Regarding legalization of the entire process, it has been decided that member states shall bring into force the laws, regulations and administrative provisions necessary for the states to comply with the Directives regarding this by 13th August, 2004. This means that they have to ensure informing the Commission by 13th August, 2005 of the financing costs that will be involved for the costs of collection, treatment, recovery and disposal in an environmentally sound manner of the products coming under the waste from electrical and electronic products other than private households by the producers of items that are sold after 13 August 2005. This is to be provided by the producers.

Member states are also to ensure before 13 August 2005 for the disposal of the waste that has been generated before that period from those products, and this is called historical waste for easy reference. This will require funds and management which will have to be provided. There is also the question of new products that are being developed to fulfill the same functions as those products which are now out of date. The finance for these costs shall be provided by the producers of those products which were in those states when the product was supplied. The alternative solution that may be provided by the member states that even producers other than those who did not produce the products may also be partially or totally responsible for providing this finance. For all historical waste, the financing shall have to be provided by the users other than private households. (Directive 2003/108/EC of the European Parliament and of the Council of 8 December2003)

Now let us look at the importance of this legislation and its impact. Almost all consumer items have electrical parts and those can damage the environment when not disposed correctly. The methods of tackling with these items are becoming more and more difficult as the life spans of these items are getting shorter. Apart from this, their usage is also increasing and that means the quantities being thrown away are increasing. Let us now look at some of the items that come under the purview of this law. These are like large household appliances like refrigerators/freezers, washing machines, dishwashers; small household appliances like toasters, coffee makers, irons, hairdryers; information technology and telecommunications equipments like personal computers, telephones, mobile phones, laptops, printers, scanners, photocopiers, consumer equipments like televisions, stereo equipment, electric toothbrushes, transistor radios; lighting equipments like fluorescent lamps; electrical and electronic tools like handheld drills, saws, screwdrivers; toys like Play station, Game boy, etc. And medical equipment systems excluding the exception of all implanted and infected products. (Waste from electrical and electronic equipment)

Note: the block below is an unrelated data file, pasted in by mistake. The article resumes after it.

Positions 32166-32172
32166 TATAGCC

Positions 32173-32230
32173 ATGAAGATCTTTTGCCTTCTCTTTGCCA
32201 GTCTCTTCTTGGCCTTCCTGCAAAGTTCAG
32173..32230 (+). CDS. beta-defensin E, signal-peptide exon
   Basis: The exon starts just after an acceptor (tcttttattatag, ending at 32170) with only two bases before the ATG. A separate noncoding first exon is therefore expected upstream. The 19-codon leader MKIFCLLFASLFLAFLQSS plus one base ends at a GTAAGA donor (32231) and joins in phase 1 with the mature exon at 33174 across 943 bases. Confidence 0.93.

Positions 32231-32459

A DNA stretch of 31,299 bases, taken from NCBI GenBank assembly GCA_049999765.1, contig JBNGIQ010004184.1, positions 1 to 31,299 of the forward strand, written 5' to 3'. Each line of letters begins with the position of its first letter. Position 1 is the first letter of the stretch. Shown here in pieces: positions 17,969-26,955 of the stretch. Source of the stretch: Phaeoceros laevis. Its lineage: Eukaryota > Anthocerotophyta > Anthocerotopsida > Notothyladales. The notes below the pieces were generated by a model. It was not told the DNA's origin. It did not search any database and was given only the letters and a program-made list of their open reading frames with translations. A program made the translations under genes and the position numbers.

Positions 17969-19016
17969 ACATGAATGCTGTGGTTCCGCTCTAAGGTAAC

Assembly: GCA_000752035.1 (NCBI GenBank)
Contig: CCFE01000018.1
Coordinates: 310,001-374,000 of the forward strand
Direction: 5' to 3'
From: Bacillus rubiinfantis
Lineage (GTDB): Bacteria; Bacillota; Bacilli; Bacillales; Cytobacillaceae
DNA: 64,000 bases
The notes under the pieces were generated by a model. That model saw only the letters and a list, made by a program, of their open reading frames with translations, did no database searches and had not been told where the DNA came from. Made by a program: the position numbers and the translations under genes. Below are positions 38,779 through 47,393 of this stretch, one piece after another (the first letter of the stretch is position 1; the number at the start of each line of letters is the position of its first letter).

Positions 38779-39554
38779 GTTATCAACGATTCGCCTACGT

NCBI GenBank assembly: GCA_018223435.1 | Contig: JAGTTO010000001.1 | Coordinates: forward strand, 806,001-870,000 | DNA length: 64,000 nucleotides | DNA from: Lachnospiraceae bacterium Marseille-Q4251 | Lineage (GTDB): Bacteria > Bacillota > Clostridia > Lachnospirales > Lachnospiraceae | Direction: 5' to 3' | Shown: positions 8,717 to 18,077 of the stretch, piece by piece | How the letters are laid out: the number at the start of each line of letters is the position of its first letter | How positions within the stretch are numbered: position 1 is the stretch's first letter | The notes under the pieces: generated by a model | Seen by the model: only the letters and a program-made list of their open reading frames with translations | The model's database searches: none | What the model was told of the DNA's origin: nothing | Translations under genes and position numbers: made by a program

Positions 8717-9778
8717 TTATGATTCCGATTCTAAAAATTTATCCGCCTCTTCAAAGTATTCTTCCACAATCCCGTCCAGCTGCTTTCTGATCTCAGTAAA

The above are common and items of everyday usage. These contain items that can be re-used like Monitoring and control instruments, automatic dispensers, printed circuit boards, cathode ray tubes, wires and cables, mercury switches, batteries, light generators like lamps, capacitors and resistors, sensors and connectors. These are very useful as they contain substances that are considered to be harmful to the environment and human health, especially if disposed in a careless manner. The quantity of these items present is not large, but for the environment they can cause a lot of damage. The directive of the European Union states that these items have to be substituted by 1 July 2006. These items are mercury, cadmium, lead, hexavalent chromium, poly-brominated di-phenyl ethers and poly-brominated bi-phenyls. The other substances that remain in these electrical and electronic wastes are arsenic, polychlorinated biphenyls, chlorofluorocarbons and hydro-chloro-fluorocarbons, nickel and asbestos. (Waste from electrical and electronic equipment)

Now let us look at the position of a bigger country like UK and as per estimates there is a generation of 1 million tons of waste electronic and electrical equipment in this country as they are thrown away by householders and commercial groups. It is important to deal with this waste as the life of these items is very short and this is leading to more quantities of obsolete and broken equipment being put aside. In the entire continent of Europe, it is noted that it makes up about 4% of the total municipal waste and the growth of this waste is three times faster than any other waste. The utility of the items in this group were different in functions and they also contain different material. As an example one can note that television sets generally contain 6% of metal and 50% of glass whereas a cooker consists of 89% of metal and 6% of glass. The largest component of these appliances is white goods and that constitutes 43% of the total waste. (Electrical and electronic equipment recycling information sheet)